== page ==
Mercedes’ Fuel and Pay service works at approximately 900 of Germany’s near-14,500 fuel stations
Technology companies are battling car makers for control of in-car payment systems as the market develops
Where smartphones lead, cars follow, and that’s the case for in-car payments too.
The currently limited ability to pay for stuff like parking, charging or drive-through food and drink via your car is expected to grow exponentially in the next few years as car companies and other financial-technology providers compete to grab a slice of the market.
The total global market for in-car payment is expected to grow from $3.32 billion (£2.7bn) in 2021 to $12.5bn (£10.2bn) in 2030, according to research by Fortune Business Insights.
Mercedes and its payment partner Visa are even more optimistic, eyeing up a chunk of what they estimate will be an $86bn (£70.4bn) market by as early as 2025.
First though, the car companies have got to jump through a lot of hoops.
“From a technology perspective in-car payment isn’t tricky at all. The problem is more the business roadblocks,” said Pedro Pacheco, automotive tech analyst at consultancy Gartner.
For Pacheco, in-car payments or e-wallets are in the still in that optimistic ‘innovation trigger’ phase of what Gartner calls the technology hype cycle. Still to come is the ‘peak of inflated expectations’ and the ‘trough of disappointment’ before heading off to the slope of enlightenment. Five years he gives it.
Examples of those business roadblocks were thrown up during experiments during in-car payments for fuel, for example Shell’s link up with Jaguar via its now superseded InControl screen interface. Because they’re limited in terms of number of fuel stations, it has limited appeal.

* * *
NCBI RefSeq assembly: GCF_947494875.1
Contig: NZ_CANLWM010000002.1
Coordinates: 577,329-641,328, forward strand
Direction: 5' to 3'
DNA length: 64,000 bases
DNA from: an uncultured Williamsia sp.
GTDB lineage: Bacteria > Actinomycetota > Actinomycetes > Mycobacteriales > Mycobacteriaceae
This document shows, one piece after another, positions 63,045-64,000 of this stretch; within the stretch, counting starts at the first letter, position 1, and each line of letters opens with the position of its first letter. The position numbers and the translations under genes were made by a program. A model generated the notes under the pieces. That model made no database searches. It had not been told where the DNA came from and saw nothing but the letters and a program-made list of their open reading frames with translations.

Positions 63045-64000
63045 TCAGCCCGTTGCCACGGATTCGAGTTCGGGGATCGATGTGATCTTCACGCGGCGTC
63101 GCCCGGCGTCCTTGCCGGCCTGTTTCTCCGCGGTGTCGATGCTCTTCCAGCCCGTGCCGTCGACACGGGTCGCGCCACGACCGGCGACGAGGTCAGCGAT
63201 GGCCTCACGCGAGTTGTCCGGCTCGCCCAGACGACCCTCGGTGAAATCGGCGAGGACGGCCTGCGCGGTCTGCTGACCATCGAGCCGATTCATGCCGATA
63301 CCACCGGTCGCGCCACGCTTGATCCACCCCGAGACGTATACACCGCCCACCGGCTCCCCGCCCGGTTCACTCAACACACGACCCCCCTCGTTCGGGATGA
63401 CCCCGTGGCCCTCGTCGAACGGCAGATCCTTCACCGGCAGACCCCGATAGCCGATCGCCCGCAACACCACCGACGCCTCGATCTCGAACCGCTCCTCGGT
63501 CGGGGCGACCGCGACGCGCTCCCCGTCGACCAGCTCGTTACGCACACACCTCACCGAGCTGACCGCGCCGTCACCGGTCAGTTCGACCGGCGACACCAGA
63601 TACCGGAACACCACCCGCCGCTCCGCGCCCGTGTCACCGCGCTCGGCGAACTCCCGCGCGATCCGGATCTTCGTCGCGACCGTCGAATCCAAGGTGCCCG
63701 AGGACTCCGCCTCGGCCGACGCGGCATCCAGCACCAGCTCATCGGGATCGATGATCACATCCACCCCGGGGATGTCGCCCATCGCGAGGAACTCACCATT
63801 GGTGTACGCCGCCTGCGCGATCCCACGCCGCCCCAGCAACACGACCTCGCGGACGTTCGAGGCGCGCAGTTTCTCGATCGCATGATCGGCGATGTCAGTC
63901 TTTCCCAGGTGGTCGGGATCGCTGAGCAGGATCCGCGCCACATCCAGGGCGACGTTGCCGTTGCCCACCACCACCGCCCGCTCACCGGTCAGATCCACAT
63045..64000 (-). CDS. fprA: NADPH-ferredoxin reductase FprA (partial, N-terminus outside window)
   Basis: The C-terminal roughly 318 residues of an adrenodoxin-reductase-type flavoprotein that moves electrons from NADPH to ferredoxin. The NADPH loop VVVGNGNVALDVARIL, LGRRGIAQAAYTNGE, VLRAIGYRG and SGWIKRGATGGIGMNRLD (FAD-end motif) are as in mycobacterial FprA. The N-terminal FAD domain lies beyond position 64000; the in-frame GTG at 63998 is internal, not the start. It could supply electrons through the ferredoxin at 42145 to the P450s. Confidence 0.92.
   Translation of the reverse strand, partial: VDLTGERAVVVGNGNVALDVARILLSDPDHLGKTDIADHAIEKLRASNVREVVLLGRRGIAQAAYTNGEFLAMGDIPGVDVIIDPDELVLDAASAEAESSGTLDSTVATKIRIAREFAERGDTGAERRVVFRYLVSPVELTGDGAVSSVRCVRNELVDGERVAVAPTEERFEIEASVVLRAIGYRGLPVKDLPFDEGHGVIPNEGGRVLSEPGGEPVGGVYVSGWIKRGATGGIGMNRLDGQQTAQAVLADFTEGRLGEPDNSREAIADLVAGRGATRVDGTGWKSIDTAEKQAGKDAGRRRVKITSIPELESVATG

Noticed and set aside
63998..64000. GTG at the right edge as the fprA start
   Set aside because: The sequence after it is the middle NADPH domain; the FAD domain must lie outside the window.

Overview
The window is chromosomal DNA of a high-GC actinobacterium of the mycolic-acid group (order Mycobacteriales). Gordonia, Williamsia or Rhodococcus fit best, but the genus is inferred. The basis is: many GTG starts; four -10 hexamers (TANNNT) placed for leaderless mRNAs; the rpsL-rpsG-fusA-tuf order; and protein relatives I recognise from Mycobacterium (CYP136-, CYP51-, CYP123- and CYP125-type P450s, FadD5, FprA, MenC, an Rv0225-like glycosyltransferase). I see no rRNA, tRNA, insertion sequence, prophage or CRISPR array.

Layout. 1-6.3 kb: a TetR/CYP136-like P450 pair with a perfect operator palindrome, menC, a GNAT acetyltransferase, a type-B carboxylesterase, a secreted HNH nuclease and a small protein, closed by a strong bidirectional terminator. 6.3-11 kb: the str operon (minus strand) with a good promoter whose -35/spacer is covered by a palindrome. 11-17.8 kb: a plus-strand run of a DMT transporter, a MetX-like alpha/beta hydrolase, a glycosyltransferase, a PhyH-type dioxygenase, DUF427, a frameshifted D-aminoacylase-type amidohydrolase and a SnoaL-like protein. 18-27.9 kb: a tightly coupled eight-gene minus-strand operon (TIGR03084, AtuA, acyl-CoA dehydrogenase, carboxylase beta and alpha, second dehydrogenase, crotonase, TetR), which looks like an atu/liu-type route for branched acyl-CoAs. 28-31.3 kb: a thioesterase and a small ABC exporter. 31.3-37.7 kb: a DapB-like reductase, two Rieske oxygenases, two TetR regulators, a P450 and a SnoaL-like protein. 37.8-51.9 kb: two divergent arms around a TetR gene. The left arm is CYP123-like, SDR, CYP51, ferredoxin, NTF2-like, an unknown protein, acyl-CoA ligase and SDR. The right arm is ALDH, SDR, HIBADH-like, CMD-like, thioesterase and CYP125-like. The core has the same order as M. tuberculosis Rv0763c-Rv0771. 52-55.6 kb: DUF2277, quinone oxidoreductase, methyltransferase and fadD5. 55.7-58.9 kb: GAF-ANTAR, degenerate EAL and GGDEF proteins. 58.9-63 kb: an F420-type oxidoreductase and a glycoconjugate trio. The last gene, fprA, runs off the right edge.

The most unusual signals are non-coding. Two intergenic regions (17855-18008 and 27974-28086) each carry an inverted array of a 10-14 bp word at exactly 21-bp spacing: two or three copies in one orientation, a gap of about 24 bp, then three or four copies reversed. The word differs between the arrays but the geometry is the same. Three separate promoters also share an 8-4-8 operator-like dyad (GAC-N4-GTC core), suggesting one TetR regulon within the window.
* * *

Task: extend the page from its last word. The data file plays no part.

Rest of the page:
Mercedes, for example, last year touted its Fuel and Pay service from the dashboard screen for 900 fuel stations in Germany – a country with 14,459 stations in 2019, according to Globaldata.
There was little benefit to fuel companies for widening the scope that scope given that in-car payment could ultimately see them losing custom for attached shops, Pacheco argued.
“This is the biggest issue: to succeed, you need to build a comprehensive holistic ecosystem of places where the end customer can use the e-wallet,” he said.
Portugal’s Via Verde connected network has shown how an ecosystem could work. Originally set up as a way to pay for the country’s toll roads via a tag, Via Verde has evolved into a system to pay for a range services in-vehicle, including even McDonald’s take-away via numberplate recognition. Parking, vehicle servicing, ferries and EV charging can all be paid for through the system.
Via Verde is entirely agnostic to car brands, but the brands are trying to develop systems unique to them.
“The car will become a battleground” for payments systems, research company Forrester wrote in a recent report. The company envisages a future where “vehicles will negotiate their own parking fees or fuel payments and earn rewards for economical driving, congestion avoidance or reporting potholes”. Car makers believe there’s money to be made and want to be in line for a cut.